JACKSON, Miss.—Beverly Pool worries about her brother, Marvin Pernell, who was in the Oktibbeha County jail in Starkville, Miss., from July 2021 until January 2023 and is now at the Mississippi State Hospital, a state-funded psychiatric hospital in Whitfield, Miss. Now 48, Pernell is a military veteran who served in the U.S. Marines from 1994 to 1998.
In November, before his admittance to the hospital, an Oktibbeha county jail official told the Mississippi Free Press that Pernell was being held without trial while waiting for a mental health evaluation after an initial arrest for possession of stolen property. The official said he had been waiting for a bed to open up at the state hospital ever since a judge ordered the evaluation in 2021 and that such long waits are routine.
Over the course of multiple conversations with the Mississippi Free Press, Pool said she fears for her brother’s life and that he has a history of mental health struggles, but not crime.
“This is his first time ever being in any trouble like this,” she said on Nov. 4. 2022, before a bed finally became available at the Whitfield hospital. “And I understand they’re just a detention facility, so they’re just housing him there.”
“So my concern, I’m just really concerned about my brother’s welfare because, one, he’s not getting any mental health (assistance), nothing,” Pool added. “They just have him detained; they’re saying they’re waiting on a bed.”
“Instead of the individual getting the mental help they need, they’re putting them in jail, and it is not good, and I just don’t want my brother to deteriorate or, you know, something tragic to happen to him there,” Pool told the Mississippi Free Press.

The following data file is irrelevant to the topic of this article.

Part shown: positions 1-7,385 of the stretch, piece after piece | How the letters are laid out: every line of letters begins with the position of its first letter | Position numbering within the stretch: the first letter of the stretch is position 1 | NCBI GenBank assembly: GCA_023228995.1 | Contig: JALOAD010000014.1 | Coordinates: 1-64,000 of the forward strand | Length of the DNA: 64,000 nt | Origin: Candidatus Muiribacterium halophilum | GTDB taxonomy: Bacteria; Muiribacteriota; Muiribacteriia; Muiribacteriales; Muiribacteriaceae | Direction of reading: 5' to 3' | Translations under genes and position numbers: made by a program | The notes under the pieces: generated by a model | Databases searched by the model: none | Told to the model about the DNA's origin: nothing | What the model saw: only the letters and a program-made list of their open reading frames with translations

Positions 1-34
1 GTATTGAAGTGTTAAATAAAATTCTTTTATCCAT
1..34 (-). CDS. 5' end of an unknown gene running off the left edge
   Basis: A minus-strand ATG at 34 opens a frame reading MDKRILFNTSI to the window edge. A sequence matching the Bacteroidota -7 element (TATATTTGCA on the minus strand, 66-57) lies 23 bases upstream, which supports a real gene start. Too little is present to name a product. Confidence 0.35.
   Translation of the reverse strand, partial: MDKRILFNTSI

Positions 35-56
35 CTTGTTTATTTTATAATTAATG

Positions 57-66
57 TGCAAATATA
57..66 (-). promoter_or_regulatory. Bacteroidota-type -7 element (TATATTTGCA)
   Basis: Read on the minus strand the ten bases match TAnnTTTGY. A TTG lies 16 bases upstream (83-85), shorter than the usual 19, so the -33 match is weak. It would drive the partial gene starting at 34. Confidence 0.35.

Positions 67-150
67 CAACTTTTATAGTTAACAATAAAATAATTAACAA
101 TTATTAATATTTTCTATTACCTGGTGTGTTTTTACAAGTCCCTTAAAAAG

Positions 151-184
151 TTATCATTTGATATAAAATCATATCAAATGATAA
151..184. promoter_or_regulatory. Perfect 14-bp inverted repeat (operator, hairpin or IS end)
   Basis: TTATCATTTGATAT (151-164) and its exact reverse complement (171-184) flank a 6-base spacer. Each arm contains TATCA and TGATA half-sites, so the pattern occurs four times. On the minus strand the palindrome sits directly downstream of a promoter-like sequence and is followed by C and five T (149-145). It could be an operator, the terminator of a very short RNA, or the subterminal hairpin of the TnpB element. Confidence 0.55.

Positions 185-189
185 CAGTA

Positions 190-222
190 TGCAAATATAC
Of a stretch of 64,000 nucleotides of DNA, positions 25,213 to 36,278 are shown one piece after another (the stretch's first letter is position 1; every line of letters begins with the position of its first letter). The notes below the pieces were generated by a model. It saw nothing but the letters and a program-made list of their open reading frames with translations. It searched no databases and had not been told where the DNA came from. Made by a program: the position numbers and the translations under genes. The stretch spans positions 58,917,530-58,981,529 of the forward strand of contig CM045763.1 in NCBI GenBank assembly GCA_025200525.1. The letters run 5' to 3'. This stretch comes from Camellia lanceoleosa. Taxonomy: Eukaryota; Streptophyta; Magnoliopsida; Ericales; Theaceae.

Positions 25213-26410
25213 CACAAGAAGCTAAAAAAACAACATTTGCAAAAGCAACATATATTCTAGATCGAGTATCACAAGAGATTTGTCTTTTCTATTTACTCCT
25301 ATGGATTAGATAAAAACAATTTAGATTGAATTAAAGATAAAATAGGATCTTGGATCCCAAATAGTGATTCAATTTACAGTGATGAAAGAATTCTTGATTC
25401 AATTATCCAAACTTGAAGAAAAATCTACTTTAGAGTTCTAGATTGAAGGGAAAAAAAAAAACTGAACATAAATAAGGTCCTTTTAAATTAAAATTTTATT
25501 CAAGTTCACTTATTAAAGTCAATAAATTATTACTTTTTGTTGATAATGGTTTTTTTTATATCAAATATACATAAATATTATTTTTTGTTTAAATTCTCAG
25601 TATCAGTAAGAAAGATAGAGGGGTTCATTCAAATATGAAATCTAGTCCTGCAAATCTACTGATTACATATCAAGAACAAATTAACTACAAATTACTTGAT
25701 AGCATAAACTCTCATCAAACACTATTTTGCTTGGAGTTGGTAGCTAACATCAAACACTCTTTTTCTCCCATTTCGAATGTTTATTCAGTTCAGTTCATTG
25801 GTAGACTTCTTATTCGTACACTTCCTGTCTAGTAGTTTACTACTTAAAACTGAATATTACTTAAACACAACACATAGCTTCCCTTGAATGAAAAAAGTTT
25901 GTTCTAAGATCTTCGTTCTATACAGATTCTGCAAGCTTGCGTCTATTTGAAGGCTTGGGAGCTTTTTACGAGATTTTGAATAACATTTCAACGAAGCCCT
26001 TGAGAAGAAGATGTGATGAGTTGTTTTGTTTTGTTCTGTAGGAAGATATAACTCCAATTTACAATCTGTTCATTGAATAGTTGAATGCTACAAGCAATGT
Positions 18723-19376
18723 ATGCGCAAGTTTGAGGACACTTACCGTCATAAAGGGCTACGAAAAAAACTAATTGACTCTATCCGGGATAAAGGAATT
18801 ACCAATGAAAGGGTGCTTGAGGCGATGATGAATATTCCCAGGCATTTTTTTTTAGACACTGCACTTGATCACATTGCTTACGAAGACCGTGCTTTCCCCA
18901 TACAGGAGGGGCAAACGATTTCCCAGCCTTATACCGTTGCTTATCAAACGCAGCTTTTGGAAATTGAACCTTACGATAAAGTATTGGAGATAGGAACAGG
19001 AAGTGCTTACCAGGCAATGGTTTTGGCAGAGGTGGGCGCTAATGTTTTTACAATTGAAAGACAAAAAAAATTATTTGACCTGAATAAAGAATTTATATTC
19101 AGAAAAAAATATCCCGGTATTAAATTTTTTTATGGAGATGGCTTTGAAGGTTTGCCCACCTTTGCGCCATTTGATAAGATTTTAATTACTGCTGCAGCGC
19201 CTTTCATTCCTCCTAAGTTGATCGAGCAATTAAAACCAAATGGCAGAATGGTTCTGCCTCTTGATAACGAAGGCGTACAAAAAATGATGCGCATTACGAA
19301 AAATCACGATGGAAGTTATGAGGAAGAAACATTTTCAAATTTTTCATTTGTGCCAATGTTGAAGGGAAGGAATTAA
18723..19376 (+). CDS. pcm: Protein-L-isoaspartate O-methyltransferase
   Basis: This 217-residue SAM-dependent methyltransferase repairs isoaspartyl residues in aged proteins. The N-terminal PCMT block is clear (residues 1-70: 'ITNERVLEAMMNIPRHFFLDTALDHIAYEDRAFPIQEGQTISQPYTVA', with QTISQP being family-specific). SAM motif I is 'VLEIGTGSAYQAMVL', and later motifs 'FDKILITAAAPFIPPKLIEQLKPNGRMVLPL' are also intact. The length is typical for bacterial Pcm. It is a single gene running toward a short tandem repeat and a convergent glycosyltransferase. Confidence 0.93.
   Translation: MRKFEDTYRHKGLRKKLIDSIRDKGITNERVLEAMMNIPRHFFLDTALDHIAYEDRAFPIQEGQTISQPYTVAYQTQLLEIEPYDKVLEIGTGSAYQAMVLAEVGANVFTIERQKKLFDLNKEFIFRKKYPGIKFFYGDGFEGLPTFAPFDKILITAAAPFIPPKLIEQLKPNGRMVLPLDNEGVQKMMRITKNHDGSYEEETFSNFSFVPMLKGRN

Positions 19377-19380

Pool later said she received a call letting her know that Pernell had been transferred to the state hospital on Jan. 6, 2023.
Oktibbeha Circuit Court Judge James T. Kitchens first ordered the mental health evaluation in September 2021; he later issued an “Order for Commitment for Treatment and Continuing Mental Evaluation” in October 2021, the docket for the case shows. This month, he postponed a hearing in Pernell’s case from Jan. 5 to April 5.
Opening Mental Health Treatment Courts
New courts and programs could alleviate wait times for people like Marvin Pernell. At the Mississippi Capitol on Jan. 17, 2022, Mississippi Supreme Court Justice Michael K. Randolph told a joint meeting of the House and Senate Judiciary A committees about five newly created mental health court pilot programs.
“A Mental Health Treatment Court uses a problem-solving approach in lieu of more traditional court procedures for nonviolent offenders who have been screened and diagnosed with mental illnesses,” the Administrative Office of Courts said in a Jan. 17, 2022, press release. “The program includes screening, clinical assessment, education, referral for treatment, counseling and rehabilitative care, service coordination and case management.”
The “more traditional court procedure” ends in incarceration.
The Mississippi judiciary created five pilot mental health treatment courts, including in its 1st District (Alcorn, Itawamba, Lee, Monroe, Pontotoc, Prentiss and Tishomingo counties), 4th District (Leflore, Sunflower and Washington counties), 5th District (Adams, Amite, Franklin and Wilkinson counties), 7th District (Hinds County), and 14th District (Lincoln, Pike and Walthall counties).
Randolph told lawmakers at the Capitol that county sheriffs told him many of the mental health-related cases they deal with involve people who are not taking prescribed medications regularly. He explained the impact of other intervention courts in the state, including the drug courts, and said they have saved the State $1 billion in incarceration costs since 2016.